Bring It On: The Musical

Toronto audiences flip over this spirited musical comedy

Music by Tom Kitt and Lin-Manuel Miranda
Lyrics by Amanda Green and Lin-Manuel Miranda
Directed and choreographed by Andy Blankenbuehler

Bring It On: The Musical. Photo by Joan Marcus.

“Ever been to a cheerleading competition?” Bubbly blonde cheerleader Torrance (played by Kirsten Dunst) asks this question in Bring it On (2000), a movie that explores the rivalries associated with high school cheerleading. Now, more than a decade later, Toronto’s newly opened Ed Mirvish Theatre (formerly the Canon Theatre) is playing host to Bring it On: The Musical, an explosive burst of high-flying comedic energy.

Cheerleading captain Campbell (Taylor Louderman) physically resembles Dunst’s character from the film version, but the similarities in the storyline end there. Bring it On: The Musical has been rewritten for the stage in a surprisingly original way. The first scene transports the audience back to high school, where outgoing, endearing Bridget (Ryann Redmond) does her best to fit in, but is ultimately told to put the head back on her Bucky the Parrot mascot costume. Campbell’s cheerleading squad, the Truman Buccaneers, consist of short-skirted, outspoken Skylar (Kate Rockwell) and witty brunette Kylar (Janet Krupin), two senior cheerleaders who hilariously play into every stereotype.

The squad is later joined by a seemingly quiet sophomore Eva (Elle McLemore), who is humbled to even be considered as a cheerleader among her “heroes.” And as they prepare for the upcoming regional championships, Campbell’s world is turned upside down by the devastating news that she has been “redistricted,” meaning she not only has to change schools, but she can no longer be captain of the cheerleading squad. Several large screens drop down behind Campbell and her squad at the very moment she finds out, and as they Google street view the new, inner-city high school, ominous music and shock reverberate through the theatre.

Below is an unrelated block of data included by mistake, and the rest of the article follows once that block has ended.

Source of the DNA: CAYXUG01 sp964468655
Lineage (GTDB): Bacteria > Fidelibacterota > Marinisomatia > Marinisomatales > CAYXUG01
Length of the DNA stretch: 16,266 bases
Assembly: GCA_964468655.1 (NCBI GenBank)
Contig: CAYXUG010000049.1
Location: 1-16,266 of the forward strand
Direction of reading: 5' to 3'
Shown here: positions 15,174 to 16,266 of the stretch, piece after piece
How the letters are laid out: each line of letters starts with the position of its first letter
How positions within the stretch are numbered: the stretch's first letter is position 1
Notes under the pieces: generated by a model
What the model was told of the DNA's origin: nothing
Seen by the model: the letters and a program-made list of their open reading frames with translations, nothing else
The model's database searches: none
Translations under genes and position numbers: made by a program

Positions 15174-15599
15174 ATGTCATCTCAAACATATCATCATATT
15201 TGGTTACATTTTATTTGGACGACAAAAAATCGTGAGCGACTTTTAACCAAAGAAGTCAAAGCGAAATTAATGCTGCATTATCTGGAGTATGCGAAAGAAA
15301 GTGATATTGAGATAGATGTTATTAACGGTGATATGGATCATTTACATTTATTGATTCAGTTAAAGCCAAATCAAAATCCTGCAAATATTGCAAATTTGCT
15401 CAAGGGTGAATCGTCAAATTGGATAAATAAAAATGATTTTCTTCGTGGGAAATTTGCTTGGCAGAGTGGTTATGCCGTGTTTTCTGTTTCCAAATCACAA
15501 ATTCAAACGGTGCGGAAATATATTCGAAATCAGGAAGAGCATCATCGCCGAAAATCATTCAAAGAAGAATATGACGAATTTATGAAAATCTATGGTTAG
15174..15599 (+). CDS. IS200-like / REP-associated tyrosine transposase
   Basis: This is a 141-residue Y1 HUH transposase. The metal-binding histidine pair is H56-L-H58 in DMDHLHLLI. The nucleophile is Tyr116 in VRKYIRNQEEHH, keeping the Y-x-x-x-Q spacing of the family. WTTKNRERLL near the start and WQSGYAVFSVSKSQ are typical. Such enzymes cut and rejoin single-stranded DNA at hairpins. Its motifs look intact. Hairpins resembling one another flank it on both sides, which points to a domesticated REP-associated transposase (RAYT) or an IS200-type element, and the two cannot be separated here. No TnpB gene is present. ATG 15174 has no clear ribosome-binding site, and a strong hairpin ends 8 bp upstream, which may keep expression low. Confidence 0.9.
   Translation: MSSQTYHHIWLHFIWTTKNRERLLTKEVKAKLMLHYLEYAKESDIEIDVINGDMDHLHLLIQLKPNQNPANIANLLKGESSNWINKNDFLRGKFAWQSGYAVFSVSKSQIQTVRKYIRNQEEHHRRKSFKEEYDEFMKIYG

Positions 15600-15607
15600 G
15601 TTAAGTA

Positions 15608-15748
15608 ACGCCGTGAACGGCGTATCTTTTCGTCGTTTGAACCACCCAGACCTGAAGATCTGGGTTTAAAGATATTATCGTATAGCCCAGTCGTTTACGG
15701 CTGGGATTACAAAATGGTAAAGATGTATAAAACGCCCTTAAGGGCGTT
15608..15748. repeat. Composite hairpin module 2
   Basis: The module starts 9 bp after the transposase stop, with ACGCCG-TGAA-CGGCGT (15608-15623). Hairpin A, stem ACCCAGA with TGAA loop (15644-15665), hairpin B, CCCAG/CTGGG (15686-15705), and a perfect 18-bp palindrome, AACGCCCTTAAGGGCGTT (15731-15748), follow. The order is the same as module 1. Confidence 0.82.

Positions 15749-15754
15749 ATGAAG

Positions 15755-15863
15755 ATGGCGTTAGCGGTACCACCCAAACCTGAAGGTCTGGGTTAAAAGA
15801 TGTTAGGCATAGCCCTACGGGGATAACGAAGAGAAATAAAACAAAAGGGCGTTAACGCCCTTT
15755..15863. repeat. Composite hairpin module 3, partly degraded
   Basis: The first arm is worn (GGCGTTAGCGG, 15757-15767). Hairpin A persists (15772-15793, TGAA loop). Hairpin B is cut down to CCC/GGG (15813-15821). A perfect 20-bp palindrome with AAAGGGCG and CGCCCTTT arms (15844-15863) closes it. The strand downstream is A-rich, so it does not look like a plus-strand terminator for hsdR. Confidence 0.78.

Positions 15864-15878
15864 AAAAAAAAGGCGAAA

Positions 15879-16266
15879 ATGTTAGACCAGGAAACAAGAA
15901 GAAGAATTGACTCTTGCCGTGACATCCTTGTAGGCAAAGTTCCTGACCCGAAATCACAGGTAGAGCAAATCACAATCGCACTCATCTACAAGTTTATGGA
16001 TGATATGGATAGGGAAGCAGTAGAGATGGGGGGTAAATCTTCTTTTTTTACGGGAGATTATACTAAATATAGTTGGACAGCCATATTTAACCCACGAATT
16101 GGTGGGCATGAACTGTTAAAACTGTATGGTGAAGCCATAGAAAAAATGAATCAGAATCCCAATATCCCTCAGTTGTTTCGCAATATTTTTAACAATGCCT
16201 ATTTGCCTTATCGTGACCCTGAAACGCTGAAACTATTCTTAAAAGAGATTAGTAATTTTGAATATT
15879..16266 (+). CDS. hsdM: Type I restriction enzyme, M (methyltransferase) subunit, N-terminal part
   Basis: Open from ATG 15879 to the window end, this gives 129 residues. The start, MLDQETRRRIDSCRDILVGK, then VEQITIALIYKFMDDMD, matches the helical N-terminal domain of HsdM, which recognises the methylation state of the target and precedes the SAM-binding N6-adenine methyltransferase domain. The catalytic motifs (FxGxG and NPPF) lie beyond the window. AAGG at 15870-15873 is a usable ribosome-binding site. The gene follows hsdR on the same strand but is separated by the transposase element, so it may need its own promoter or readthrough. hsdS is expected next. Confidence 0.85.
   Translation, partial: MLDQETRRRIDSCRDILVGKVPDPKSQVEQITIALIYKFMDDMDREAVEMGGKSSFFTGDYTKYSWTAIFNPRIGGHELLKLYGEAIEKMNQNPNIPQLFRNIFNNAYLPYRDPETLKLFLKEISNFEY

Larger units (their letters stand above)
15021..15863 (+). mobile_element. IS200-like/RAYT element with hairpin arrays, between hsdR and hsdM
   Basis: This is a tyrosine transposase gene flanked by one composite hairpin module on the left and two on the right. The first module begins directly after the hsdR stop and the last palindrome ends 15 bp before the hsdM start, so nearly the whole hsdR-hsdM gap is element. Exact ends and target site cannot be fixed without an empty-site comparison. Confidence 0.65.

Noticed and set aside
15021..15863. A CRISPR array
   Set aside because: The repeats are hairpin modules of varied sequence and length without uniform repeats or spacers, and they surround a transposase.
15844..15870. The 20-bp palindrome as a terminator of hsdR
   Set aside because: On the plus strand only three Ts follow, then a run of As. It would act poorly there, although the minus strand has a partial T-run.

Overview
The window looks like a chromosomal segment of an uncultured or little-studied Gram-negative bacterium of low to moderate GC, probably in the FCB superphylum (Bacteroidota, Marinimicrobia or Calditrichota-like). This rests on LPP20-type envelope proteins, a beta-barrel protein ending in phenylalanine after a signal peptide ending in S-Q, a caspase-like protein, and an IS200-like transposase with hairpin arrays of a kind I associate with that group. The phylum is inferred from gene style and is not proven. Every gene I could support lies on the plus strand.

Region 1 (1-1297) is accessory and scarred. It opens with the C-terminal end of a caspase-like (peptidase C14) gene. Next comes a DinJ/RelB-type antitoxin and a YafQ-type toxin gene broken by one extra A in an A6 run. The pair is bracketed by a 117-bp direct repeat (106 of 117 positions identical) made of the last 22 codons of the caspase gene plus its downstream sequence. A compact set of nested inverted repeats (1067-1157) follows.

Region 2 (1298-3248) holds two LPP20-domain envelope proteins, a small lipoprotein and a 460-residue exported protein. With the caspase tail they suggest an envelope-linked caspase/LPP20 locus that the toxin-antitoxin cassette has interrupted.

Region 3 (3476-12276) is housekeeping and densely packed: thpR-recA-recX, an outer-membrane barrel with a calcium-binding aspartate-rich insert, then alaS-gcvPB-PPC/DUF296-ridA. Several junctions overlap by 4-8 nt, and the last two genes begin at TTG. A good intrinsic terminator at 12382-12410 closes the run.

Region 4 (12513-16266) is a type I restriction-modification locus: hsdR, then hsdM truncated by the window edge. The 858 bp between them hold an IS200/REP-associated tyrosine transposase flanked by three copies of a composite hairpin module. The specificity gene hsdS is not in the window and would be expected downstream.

Campbell’s new school, Jackson High, does not welcome her with open arms (nicknaming her “Campbell’s Soup”) and she learns, through a fabulously choreographed hip-hop musical number, that “Do Your Own Thing” is the name of the game. Her positive attitude and determination, however, earn her the respect of her fellow students, smart and self-assured Danielle (Adrienne Warren), sassy Nautica (Ariana DeBose), and delightful drag queen La Cienega (Gregory Haney). She is also noticed by handsome, laid back Randall (Jason Gotay), who does not take high school very seriously, as it will be “nothing more than a blip” in a few years.

Campbell catches up with her old squad via Skype and learns that Skylar has failed home economics and Kylar has mono, which leaves only one cheerleader standing as captain—the young, inexperienced Eva. But all is not what it seems, and the audience is kept on the edge of their seats as Eva is revealed to be an evil mastermind, and Campbell must motivate her new Jackson High friends to compete in the regional championships against the squad she once called her own.

Bring it On: The Musical is a feast for the eyes with amazing choreography, dazzling dance routines and pumped-up music. Taylor Louderman’s Campbell is reminiscent of both Legally Blonde‘s Elle Woods and Clueless‘ Cher Horowitz, combining a wealth of silly slang expressions with a positive, passionate attitude. Highlights include a dancing sparkly leprechaun mascot and Eva revealing her true, sociopathic self through song. However, it is Redmond who truly steals the show as wide-eyed, high school misfit Bridget, whose facial expressions and outstanding vocals soar throughout the performance.

This show will leave you feeling both pleasantly surprised and energized. Bring it On: The Musical runs until June 3 at Ed Mirvish Theatre. Visit for more information and to buy tickets.

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